M3                 90              10               -                11              61             6
      N1, O4, P3            85              15               -                15              76             6
          N2                50              40              10                12              59            28
          S1                45              45              10                12              76            18
          T2                55              45               -                12              71            22
          U2                70              30               -                16              81            25
          Y2                75              25               -                14              77            12
      Vanderbilt            70              30               -                21              60            45
       Rubber
    Handbook, pg.
      609 (1990)
       Rubber               100               0               -                15             50-60        3.5
    Technology, pg
     108, Hanser
     Press (2001)

The expected effects of compound variables on diffusion rate was seen for both nitrogen and air
inflation. Increasing the level of halogenated isobutylene rubber (HIIR), the thickness of the
liner,3 or the filler level significantly decreased the rate of diffusion. Increasing the level of
volatile components (e.g., processing oil) increased the IPL. The results of the GLM analysis are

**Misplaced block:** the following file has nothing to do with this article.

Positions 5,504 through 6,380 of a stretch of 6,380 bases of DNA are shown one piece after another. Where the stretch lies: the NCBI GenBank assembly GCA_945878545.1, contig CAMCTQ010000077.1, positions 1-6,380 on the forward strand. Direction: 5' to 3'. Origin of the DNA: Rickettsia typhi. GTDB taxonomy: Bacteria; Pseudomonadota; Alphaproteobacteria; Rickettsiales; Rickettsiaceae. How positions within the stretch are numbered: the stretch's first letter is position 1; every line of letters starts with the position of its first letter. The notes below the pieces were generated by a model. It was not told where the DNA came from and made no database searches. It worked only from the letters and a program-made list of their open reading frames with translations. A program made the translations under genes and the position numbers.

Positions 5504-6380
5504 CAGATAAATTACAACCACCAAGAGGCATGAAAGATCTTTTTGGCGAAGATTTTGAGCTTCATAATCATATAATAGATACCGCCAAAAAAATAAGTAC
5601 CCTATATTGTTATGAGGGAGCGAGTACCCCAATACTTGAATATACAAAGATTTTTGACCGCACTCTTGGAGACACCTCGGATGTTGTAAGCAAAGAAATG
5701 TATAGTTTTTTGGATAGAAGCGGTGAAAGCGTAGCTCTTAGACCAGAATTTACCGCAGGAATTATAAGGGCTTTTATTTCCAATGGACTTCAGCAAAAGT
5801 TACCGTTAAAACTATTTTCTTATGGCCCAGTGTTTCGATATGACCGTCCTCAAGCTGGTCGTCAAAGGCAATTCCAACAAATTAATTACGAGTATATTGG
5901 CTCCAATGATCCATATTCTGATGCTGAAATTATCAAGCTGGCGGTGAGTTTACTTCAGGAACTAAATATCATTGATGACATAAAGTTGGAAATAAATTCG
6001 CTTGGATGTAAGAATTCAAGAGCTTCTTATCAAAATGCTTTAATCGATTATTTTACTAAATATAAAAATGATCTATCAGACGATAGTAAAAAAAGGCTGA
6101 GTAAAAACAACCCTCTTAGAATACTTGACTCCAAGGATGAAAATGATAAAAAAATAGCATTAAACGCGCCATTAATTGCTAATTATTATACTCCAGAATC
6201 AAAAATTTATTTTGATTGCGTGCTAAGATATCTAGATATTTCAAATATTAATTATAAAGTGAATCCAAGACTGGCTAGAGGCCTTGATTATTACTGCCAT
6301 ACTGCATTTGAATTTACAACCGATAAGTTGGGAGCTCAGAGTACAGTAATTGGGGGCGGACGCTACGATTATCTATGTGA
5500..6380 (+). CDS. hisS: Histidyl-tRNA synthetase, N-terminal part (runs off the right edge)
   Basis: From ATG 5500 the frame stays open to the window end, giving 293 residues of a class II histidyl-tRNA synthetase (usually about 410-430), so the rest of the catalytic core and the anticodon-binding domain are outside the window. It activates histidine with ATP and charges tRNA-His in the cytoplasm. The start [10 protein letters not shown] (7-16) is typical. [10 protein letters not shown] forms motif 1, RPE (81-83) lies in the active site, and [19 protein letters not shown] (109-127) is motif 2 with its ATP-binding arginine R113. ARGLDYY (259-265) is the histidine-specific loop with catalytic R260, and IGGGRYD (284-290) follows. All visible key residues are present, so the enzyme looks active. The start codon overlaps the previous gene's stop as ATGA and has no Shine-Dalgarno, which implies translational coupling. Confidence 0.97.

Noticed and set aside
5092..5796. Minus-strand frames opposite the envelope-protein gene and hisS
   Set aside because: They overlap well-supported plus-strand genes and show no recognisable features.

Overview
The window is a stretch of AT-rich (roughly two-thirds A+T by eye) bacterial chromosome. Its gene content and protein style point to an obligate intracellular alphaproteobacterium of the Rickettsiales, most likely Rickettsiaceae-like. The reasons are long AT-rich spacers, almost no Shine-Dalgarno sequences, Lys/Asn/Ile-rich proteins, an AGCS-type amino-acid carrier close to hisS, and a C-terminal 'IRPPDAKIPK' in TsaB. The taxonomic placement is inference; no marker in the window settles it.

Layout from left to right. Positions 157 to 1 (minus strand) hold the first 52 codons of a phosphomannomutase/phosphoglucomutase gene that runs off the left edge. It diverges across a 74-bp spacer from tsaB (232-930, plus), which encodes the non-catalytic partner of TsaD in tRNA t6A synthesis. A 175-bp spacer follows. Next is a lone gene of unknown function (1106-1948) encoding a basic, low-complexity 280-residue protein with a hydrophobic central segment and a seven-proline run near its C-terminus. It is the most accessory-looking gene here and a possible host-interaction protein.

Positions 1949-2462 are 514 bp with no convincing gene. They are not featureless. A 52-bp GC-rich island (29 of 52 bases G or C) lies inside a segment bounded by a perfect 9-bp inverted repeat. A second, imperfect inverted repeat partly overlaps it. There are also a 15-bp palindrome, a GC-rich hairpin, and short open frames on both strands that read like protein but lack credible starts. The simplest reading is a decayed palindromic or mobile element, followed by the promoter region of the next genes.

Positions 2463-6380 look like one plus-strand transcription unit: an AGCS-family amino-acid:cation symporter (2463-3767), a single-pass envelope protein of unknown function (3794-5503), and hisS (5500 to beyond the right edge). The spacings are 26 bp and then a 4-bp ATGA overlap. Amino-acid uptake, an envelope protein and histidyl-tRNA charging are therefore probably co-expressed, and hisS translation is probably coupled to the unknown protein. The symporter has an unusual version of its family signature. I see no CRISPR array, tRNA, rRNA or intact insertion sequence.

shown in Table 6.




2
  Tires contained styrene resin which was not included as rubber phr
3
  Innerliner samples were taken from the centerline region of the crown and measured. However innerliner
thickness can vary considerably throughout in some tire designs. Additionally some tires do not have full bead-to-
bead innerliners.


                                                       14
Table 6: SAS GLM Analysis for Effects of Compound Composition Diffusion Rate (IPL)
                Model                 R2                 F Value         Probability >F

                                     0.452               144.46               0.001

          Variable                  t Value          Probability > |t|
          HIIR                        2.22               0.033
          Volatiles                   1.89               0.067
          Black Filler                4.23               0.002
          White Filler                4.10               0.002
          Liner Thickness             3.33               0.002

The difference between IPL when inflated with nitrogen versus with air (IPLAir – IPLNitrogen) was
analyzed by tire type using the SAS GLM procedure. This term was not significant with an R2
value of 0.222 and an F value equal to 13.35, indicating that these variables do not have different
overall effects for the two inflation gasses. No individual factor indicated a statistically
significant effect on the difference in IPL for nitrogen versus air. The difference in IPL was also
analyzed against both the nominal and actual starting inflation pressure. There was no significant
effect found; model R2 values were 0.034 and 0.027, respectively. In summary, the advantages in
IPL for nitrogen inflation appear to be independent of tire type, inflation pressure, and innerliner
thickness and composition.


3. Are there direct effects of the inflation gas composition on the rolling resistance of tires, or
   only indirect changes due to differing retention of inflation pressure over time?

Two light truck tires; types D7 and D8, and two passenger tires, types G8 and G11, were tested
for rolling resistance using the SAE J 1269 single-point method. Tires were measured by the
Akron Rubber Development Laboratory, Inc. (ARDL) and by Smithers Scientific Services, Inc.
(SMITHERS); inflated with air or N2 gas; and run according to the standard method (Regulated),
where the air pressure is regulated to the prescribed value throughout the test or the Capped
method, where the pressure is allowed to increase as the tire heats to running temperature. The